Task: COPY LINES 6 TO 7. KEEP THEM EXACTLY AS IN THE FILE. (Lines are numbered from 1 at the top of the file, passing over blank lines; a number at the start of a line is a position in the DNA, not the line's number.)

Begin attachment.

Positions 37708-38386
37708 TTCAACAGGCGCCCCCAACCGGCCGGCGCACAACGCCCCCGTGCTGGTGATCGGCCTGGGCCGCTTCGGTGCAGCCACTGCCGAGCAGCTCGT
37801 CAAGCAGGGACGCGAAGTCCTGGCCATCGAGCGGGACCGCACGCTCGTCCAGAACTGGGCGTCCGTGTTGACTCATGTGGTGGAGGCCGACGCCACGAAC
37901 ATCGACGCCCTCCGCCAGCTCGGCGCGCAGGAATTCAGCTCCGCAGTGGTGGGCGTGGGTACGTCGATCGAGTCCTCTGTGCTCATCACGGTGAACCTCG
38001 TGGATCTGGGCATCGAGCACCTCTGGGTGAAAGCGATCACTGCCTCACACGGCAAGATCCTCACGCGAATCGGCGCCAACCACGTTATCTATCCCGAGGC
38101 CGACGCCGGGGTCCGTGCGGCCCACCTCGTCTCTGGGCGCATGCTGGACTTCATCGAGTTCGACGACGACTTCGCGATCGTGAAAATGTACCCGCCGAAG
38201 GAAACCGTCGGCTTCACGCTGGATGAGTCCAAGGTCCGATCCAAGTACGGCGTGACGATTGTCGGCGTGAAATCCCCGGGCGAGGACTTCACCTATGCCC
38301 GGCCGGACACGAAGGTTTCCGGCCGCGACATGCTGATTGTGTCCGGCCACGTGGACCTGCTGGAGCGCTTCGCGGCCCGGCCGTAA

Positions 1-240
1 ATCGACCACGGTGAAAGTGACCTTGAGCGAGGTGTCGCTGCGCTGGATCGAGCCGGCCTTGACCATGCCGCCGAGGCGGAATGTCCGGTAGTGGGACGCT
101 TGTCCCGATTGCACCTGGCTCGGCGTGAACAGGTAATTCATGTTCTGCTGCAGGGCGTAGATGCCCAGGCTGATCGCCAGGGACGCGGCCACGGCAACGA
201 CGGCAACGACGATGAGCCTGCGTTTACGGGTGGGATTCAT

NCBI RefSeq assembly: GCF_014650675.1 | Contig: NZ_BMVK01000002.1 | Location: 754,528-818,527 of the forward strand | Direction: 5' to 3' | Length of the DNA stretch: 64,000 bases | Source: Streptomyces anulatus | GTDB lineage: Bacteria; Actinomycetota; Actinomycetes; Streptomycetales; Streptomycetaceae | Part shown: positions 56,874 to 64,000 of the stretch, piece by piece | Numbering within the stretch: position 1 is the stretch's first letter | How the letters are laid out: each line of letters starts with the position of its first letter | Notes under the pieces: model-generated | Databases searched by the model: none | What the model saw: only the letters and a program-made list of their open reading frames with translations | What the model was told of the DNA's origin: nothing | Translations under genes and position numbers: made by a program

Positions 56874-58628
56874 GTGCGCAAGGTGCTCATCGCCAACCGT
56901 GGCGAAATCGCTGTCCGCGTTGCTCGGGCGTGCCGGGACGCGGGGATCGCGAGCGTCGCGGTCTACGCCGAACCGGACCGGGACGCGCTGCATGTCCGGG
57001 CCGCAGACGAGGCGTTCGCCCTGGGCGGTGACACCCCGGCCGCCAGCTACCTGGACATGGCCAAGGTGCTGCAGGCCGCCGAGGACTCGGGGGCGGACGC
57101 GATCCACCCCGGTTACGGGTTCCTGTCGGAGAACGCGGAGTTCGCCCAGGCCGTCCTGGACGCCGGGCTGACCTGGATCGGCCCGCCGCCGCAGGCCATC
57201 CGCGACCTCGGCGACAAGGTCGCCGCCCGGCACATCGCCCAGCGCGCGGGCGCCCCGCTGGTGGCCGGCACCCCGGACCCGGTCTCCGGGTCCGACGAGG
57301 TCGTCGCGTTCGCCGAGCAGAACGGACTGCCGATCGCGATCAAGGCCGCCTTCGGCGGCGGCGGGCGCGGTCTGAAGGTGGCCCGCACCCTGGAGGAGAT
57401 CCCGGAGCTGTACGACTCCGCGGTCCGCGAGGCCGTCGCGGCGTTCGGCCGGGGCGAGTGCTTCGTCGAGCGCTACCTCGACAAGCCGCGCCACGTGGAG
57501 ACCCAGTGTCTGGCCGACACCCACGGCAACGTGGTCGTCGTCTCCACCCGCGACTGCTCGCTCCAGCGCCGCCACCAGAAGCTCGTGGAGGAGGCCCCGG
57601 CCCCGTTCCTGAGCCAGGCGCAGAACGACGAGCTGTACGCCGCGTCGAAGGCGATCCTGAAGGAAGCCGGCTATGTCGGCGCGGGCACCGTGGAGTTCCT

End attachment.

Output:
38101 CGACGCCGGGGTCCGTGCGGCCCACCTCGTCTCTGGGCGCATGCTGGACTTCATCGAGTTCGACGACGACTTCGCGATCGTGAAAATGTACCCGCCGAAG
38201 GAAACCGTCGGCTTCACGCTGGATGAGTCCAAGGTCCGATCCAAGTACGGCGTGACGATTGTCGGCGTGAAATCCCCGGGCGAGGACTTCACCTATGCCC